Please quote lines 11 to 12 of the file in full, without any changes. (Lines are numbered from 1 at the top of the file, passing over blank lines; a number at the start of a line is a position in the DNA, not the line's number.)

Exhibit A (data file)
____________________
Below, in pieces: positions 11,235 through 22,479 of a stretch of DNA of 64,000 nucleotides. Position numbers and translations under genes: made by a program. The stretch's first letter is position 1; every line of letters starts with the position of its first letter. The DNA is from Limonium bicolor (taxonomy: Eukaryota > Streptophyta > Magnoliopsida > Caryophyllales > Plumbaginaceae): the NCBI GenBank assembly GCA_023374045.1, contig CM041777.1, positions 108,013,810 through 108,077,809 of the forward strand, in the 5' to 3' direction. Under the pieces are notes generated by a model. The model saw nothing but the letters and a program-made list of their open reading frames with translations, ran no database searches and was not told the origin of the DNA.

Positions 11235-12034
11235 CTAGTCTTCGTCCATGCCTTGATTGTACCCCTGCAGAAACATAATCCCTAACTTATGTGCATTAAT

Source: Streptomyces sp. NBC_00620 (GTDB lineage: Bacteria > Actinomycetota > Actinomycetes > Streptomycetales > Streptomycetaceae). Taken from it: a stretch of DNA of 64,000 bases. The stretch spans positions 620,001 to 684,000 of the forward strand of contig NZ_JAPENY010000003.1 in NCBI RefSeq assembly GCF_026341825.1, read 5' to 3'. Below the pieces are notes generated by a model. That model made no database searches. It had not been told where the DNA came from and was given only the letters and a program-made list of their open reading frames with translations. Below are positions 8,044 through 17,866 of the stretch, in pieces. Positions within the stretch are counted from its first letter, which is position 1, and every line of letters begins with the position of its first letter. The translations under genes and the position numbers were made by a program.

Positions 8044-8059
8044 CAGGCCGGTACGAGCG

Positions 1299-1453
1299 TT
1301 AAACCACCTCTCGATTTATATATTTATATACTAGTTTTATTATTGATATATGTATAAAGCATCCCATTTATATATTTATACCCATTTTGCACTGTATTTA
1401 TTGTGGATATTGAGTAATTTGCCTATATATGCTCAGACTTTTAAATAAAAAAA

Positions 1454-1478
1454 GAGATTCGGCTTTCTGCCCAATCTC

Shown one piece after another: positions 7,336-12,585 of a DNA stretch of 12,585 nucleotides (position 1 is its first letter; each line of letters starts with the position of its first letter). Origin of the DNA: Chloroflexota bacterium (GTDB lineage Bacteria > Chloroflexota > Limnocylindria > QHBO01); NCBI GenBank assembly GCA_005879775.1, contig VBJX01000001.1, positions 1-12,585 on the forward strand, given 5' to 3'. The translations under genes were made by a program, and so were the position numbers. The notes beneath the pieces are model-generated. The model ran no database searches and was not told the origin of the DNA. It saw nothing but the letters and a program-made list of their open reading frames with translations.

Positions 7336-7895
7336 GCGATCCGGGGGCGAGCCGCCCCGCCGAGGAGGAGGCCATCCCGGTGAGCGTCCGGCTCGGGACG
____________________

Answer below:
Positions 1454-1478
1454 GAGATTCGGCTTTCTGCCCAATCTC